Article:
Trump may rollback punishment for Russian election trickery

White House economic adviser Gary Cohn said President Donald Trump is “looking at” the future of U.S. sanctions on Russia as Air Force One headed to Sicily for the Group of 7 summit.

That group of wealthy nations was known as the G-8 before Russia got kicked out for its military annexation of Crimea, a Ukrainian territory, in March 2014.

Now, Trump may return compounds taken from Russia after American intelligence agencies confirmed that the country’s spy network orchestrated interference in the presidential election.

Trump is returning to Russia two diplomatic compounds, one near New York City and the other on Maryland’s Eastern Shore, from which its officials were ejected in late December as punishment for Moscow’s interference in the 2016 presidential election.

Then-President Barack Obama said Dec. 29 that the compounds were being “used by Russian personnel for intelligence-related purposes,” and gave Russia 24 hours to vacate them.

Separately, Obama expelled from the United States what he said were 35 Russian “intelligence operatives.”

That same day, Russian Ambassador Sergey Kislyak had a conversation with retired Army General Michael Flynn, who is suspected of having assured Vladimir Putin’s government that action taken by Obama would be short lived. If he did, that could violate the Logan Act.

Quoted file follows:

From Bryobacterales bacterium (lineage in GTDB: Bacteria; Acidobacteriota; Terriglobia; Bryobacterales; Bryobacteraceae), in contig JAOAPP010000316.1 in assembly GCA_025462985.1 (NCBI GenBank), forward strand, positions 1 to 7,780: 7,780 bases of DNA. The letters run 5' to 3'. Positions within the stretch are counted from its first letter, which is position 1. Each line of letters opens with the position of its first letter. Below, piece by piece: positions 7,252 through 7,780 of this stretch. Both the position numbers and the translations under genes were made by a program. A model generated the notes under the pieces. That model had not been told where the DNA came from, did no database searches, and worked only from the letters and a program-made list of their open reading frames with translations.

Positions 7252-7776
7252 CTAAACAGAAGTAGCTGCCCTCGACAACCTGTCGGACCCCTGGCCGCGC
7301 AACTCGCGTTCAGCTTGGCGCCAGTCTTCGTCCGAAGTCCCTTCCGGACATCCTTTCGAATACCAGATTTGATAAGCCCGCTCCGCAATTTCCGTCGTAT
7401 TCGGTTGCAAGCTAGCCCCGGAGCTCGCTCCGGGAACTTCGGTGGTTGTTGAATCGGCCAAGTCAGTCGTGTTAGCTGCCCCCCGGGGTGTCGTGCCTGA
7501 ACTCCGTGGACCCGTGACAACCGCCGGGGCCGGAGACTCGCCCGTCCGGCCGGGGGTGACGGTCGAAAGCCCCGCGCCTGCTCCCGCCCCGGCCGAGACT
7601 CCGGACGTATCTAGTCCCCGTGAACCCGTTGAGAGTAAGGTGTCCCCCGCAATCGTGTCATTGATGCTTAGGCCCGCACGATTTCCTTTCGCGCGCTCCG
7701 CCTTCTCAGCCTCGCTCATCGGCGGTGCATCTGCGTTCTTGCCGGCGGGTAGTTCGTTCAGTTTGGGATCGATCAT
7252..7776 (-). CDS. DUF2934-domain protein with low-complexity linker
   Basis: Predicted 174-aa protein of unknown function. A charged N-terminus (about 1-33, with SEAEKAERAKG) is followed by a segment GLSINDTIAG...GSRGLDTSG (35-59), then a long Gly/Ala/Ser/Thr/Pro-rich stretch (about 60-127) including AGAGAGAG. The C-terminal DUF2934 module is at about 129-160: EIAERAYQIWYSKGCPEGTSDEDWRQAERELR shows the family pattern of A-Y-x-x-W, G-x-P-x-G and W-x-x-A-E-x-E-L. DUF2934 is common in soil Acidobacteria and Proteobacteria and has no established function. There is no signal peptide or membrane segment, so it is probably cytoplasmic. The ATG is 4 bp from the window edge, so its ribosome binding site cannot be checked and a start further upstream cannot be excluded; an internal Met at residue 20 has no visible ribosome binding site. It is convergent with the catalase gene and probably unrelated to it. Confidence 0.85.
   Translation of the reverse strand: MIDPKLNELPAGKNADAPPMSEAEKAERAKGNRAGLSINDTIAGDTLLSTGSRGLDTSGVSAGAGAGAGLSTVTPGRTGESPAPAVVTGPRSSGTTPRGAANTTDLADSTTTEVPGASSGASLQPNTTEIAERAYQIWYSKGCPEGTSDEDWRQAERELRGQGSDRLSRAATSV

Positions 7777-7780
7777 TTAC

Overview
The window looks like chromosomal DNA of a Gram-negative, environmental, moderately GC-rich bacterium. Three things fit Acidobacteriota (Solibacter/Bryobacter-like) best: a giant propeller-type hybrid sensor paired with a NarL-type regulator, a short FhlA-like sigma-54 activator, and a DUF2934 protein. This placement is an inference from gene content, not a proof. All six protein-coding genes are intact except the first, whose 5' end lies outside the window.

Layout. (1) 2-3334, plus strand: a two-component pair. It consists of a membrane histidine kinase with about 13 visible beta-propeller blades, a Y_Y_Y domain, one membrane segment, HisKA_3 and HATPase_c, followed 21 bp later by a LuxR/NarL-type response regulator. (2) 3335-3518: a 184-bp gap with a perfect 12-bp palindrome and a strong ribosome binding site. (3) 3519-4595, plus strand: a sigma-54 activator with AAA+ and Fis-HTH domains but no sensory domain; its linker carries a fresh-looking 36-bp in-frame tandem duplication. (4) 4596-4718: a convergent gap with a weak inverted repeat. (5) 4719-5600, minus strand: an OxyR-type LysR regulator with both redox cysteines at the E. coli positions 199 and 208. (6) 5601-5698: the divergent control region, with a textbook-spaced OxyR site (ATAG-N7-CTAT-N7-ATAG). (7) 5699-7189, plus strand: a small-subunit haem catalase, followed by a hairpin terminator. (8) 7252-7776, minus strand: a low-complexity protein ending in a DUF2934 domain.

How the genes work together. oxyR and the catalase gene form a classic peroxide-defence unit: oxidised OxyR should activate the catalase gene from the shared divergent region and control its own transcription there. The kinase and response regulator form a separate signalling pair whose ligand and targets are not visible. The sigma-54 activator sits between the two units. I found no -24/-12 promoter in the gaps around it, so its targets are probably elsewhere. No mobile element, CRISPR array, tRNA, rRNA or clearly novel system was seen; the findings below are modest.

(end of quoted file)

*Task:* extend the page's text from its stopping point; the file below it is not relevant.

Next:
Three independent or bipartisan investigations are looking into Russian election meddling and possible collusion with agents for the Trump campaign.

During the campaign and transition, Kislyak met and spoke with Michael Flynn, who was later appointed as Trump’s national security adviser, Trump’s White House adviser and son-in-law Jared Kushner, Attorney General Jeff Sessions and others involved in the Republican’s operation.

Whether the confiscated properties and other Obama-era sanctions are reversed, Trump has already delivered key advantages to Russia by shaking faith in America’s commitment to NATO and other world alliances, essentially surrendering the role of the United States as leader of the free world.

Whether the increasing isolation of America in the world is a goal of Trump for the intended benefit of the Russians, or if members of his campaign team colluded with foreign schemes to upset the election, persistent attacks on the FBI and other US intelligence agencies look like a coverup.

Asking then-FBI Director James Comey to back off on the investigation into Flynn’s potential crimes, then firing him, appear to be clear cases of obstruction of justice by the president himself. Added to the likely perjury charges awaiting Trump’s attorney general (who told senators during his confirmation hearing that he did not meet with Russians, when in fact he did) there is mounting evidence to support both an impeachment proceeding and criminal charges.

Trump hired a criminal defense lawyer after just about four months in office. It would be a fair bet that he is not going to stay in this job, which the incredibly uninformed election winner is finding much harder than his last gig as a television showman, real estate heir and professional narcissist.


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